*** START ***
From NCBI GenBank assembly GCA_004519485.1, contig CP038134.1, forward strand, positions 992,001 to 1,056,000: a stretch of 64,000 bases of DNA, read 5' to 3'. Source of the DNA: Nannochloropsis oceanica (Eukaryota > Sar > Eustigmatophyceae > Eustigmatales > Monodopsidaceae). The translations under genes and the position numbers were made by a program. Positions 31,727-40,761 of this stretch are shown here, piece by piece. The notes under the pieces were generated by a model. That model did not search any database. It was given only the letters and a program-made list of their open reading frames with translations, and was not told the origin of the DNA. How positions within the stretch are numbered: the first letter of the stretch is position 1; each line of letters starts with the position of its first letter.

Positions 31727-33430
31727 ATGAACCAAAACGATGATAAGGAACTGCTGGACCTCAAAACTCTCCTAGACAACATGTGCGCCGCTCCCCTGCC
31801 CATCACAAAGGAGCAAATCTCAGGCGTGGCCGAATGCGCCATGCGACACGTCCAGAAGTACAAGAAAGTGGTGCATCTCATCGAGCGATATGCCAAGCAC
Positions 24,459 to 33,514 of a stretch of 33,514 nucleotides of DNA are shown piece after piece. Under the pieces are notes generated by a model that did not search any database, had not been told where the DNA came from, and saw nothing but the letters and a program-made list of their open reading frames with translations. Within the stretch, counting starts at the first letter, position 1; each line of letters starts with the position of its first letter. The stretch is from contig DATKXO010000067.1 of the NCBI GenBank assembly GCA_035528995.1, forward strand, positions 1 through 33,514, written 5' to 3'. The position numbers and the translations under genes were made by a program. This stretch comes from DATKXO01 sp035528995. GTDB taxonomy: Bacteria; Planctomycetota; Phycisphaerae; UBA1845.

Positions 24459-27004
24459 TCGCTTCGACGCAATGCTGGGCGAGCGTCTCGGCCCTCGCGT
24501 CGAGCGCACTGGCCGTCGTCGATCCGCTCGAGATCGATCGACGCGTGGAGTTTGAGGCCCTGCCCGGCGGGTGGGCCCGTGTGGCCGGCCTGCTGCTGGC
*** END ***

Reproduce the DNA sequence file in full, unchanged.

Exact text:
From NCBI GenBank assembly GCA_004519485.1, contig CP038134.1, forward strand, positions 992,001 to 1,056,000: a stretch of 64,000 bases of DNA, read 5' to 3'. Source of the DNA: Nannochloropsis oceanica (Eukaryota > Sar > Eustigmatophyceae > Eustigmatales > Monodopsidaceae). The translations under genes and the position numbers were made by a program. Positions 31,727-40,761 of this stretch are shown here, piece by piece. The notes under the pieces were generated by a model. That model did not search any database. It was given only the letters and a program-made list of their open reading frames with translations, and was not told the origin of the DNA. How positions within the stretch are numbered: the first letter of the stretch is position 1; each line of letters starts with the position of its first letter.

Positions 31727-33430
31727 ATGAACCAAAACGATGATAAGGAACTGCTGGACCTCAAAACTCTCCTAGACAACATGTGCGCCGCTCCCCTGCC
31801 CATCACAAAGGAGCAAATCTCAGGCGTGGCCGAATGCGCCATGCGACACGTCCAGAAGTACAAGAAAGTGGTGCATCTCATCGAGCGATATGCCAAGCAC
Positions 24,459 to 33,514 of a stretch of 33,514 nucleotides of DNA are shown piece after piece. Under the pieces are notes generated by a model that did not search any database, had not been told where the DNA came from, and saw nothing but the letters and a program-made list of their open reading frames with translations. Within the stretch, counting starts at the first letter, position 1; each line of letters starts with the position of its first letter. The stretch is from contig DATKXO010000067.1 of the NCBI GenBank assembly GCA_035528995.1, forward strand, positions 1 through 33,514, written 5' to 3'. The position numbers and the translations under genes were made by a program. This stretch comes from DATKXO01 sp035528995. GTDB taxonomy: Bacteria; Planctomycetota; Phycisphaerae; UBA1845.

Positions 24459-27004
24459 TCGCTTCGACGCAATGCTGGGCGAGCGTCTCGGCCCTCGCGT
24501 CGAGCGCACTGGCCGTCGTCGATCCGCTCGAGATCGATCGACGCGTGGAGTTTGAGGCCCTGCCCGGCGGGTGGGCCCGTGTGGCCGGCCTGCTGCTGGC